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UNM turns out grads at record pace

Copyright © 2018 Albuquerque Journal

In 2010, only 12.6 percent of University of New Mexico students earned a degree within four years.

Today, about a third of them do it.

New preliminary numbers show that UNM’s four-year graduation rate continued to climb in 2018, reaching 32.5 percent. But that does not count all of the students who wrapped their degrees during the summer session, and officials estimate the number should top 34 percent once those graduates are included.

The 2018 number will surpass last year’s record of 29.4 percent and continues an upward trend. Only 12.6 percent of UNM students finished in four years in 2010, while 16.7 percent did it in 2014.

Heather Mechler, director of UNM’s Office of Institutional Analytics, described it as a “stunning amount of growth over what we saw just a few years ago.” She presented the preliminary numbers Thursday to the regents’ academic/student affairs and research committee.

Her presentation showed UNM also has made progress in its five- and six-year graduation rates.

The five-year rate hit 47.1 percent by the end of spring semester, up from 43.2 percent last year. The six-year rate rose to 49.5 percent from 48.7 percent in 2017.

Both should also grow with summer degree additions, and Mechler said the finalized numbers should be available later this month.

Even with the improvement, UNM lags the national average. The four-year graduation rate at all four-year institutions is 40.6 percent, according to the most recent federal data available. It is 35.5 percent at public four-year schools. Nationally, the six-year graduation rate is 59.8 percent at all schools, and 58.9 percent at public institutions.

UNM made significant investments aimed at helping first-year students, including additional advising resources and the computer-centric “Math MaLL” for those working through entry-level math.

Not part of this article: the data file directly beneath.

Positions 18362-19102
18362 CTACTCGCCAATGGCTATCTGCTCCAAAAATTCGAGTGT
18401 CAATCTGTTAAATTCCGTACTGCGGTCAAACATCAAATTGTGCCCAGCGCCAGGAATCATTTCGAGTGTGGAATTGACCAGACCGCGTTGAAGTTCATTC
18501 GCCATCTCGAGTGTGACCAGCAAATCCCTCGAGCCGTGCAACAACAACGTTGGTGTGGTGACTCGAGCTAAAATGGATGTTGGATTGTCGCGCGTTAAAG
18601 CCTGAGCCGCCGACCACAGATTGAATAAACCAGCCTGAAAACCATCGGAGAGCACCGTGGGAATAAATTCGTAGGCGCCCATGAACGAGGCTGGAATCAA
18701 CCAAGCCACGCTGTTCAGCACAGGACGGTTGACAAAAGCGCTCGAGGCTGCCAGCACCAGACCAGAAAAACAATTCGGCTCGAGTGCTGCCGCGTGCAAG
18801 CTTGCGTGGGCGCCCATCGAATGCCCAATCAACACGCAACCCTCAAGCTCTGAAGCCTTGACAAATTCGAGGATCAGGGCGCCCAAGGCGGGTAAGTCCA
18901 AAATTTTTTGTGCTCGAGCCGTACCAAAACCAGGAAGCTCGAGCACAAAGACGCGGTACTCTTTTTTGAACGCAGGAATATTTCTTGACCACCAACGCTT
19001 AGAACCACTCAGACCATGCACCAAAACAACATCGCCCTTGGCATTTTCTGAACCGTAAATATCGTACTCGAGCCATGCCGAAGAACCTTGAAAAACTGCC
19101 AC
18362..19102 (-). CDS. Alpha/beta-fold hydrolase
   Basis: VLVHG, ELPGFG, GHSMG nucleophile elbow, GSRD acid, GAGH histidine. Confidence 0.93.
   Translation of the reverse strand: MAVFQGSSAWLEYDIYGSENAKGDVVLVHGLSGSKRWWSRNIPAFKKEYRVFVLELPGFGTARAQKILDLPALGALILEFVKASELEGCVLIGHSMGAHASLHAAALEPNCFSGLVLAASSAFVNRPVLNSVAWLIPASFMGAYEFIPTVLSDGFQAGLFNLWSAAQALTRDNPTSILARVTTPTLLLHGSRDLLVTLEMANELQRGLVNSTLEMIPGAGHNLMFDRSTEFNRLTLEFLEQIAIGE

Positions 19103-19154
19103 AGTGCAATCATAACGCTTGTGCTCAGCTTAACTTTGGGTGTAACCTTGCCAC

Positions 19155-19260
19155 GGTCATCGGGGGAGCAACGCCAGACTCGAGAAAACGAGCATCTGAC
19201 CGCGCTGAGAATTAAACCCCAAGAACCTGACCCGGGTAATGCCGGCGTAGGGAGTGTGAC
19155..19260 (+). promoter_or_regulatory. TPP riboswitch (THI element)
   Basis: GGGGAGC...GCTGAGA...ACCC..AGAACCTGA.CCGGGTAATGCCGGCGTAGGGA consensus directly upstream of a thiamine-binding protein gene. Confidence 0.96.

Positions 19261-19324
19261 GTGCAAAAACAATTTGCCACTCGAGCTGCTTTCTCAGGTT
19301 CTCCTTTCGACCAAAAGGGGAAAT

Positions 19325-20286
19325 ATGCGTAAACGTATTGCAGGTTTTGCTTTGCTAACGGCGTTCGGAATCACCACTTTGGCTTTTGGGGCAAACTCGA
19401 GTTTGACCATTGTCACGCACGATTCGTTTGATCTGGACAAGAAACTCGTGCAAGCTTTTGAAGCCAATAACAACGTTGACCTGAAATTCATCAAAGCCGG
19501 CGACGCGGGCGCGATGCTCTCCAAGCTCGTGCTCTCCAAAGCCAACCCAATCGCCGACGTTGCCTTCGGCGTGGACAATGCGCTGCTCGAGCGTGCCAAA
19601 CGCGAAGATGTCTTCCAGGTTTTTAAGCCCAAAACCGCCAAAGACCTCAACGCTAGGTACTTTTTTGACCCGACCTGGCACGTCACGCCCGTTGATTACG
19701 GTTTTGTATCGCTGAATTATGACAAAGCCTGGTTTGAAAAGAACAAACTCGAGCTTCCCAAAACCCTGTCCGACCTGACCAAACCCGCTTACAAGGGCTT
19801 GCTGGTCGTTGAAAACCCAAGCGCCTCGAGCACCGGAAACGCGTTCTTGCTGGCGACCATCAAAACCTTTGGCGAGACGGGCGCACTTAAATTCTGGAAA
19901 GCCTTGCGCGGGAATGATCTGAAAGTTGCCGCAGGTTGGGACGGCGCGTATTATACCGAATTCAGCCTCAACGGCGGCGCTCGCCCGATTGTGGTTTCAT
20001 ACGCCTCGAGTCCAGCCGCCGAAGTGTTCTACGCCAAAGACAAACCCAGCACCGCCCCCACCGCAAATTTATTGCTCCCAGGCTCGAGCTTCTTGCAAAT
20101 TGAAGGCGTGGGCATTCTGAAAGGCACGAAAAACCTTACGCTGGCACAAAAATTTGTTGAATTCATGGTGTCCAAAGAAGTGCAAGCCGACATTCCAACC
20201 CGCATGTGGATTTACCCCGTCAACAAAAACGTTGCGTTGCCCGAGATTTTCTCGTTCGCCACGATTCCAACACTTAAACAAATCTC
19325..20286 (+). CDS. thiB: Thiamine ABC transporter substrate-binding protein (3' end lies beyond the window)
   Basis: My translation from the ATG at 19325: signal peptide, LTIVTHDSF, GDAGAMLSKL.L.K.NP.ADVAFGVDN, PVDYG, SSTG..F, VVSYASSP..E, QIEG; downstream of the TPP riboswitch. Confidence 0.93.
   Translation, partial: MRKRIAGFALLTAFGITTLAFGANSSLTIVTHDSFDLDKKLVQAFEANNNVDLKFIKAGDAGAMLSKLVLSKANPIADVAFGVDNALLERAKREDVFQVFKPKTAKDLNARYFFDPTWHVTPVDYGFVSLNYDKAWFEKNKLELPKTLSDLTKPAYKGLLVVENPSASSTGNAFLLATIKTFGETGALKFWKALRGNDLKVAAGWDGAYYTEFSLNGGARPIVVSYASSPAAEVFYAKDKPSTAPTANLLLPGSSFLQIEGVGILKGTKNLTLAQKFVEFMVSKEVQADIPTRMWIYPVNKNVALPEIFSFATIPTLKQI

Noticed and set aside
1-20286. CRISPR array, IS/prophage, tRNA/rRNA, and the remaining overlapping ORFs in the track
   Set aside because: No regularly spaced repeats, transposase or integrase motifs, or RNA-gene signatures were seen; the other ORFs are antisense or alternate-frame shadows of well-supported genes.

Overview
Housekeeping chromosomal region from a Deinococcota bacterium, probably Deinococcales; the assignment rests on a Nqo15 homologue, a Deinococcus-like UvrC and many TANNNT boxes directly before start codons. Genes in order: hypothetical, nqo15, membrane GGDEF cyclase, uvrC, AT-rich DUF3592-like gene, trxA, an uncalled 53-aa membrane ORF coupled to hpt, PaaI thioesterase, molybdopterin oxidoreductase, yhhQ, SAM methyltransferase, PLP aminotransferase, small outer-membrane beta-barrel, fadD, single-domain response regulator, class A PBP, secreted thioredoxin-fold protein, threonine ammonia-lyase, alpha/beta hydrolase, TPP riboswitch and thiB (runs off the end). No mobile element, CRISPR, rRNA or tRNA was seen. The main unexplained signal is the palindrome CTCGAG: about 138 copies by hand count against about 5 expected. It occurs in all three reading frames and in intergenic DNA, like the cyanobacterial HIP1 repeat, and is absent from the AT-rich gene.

Regent Suzanne Quillen called the continued gains a “huge accomplishment” and praised UNM Provost Chaouki Abdallah for maintaining a focus on student success measures even amid recent years’ budgetary challenges.

Abdallah, who will leave later this month for a new administrative position at Georgia Tech, said former UNM president Bob Frank made improving the graduation rate a priority, but he credited a larger culture change at UNM.

“This involved hundreds and thousands of people,” Abdallah said. “We had a lot of difficult conversations and also changing of attitudes and changing of processes. … There is no one person or even a small group (to credit).”

But the provost also sounded warnings about the future, saying the growth is not sustainable unless UNM finds and implements other measures to keep students on track.

While UNM has intervened to remake its entry-level math programming, Abdallah said it should do the same in other subjects with similar “killer courses” that can stop students from advancing.

“We need to redesign those to put more resources into those,” he said. “Our models show if you can improve the success in those courses, there’s a multiplier effect, but we can’t do it today with the resources we have.”

Terry Babbitt, vice provost of enrollment management and analytics, said in an interview that UNM likely needs to continue boosting advising services but budgetary constraints make that difficult.

UNM saw state funding cuts the last two years. While it saw a slight boost this fiscal year, the appropriation remains below 2015 levels. Tuition and state funding are UNM’s primary funding streams.

Babbitt said financial considerations also make it hard to expand certain offerings aimed at first-year students. That includes the Early Start Summer program, which UNM requires for incoming freshmen with lower standardized test scores as a means of easing their transition to college.

UNM fronts the tuition costs for the neediest students, he said. In addition, forcing more students into the program might turn them off UNM, hurting the school’s already declining enrollment.

“(The summer program) costs money and it causes students to make other decisions sometimes than attend UNM,” Babbitt said. “So it’s hard to expand in this enrollment environment.”

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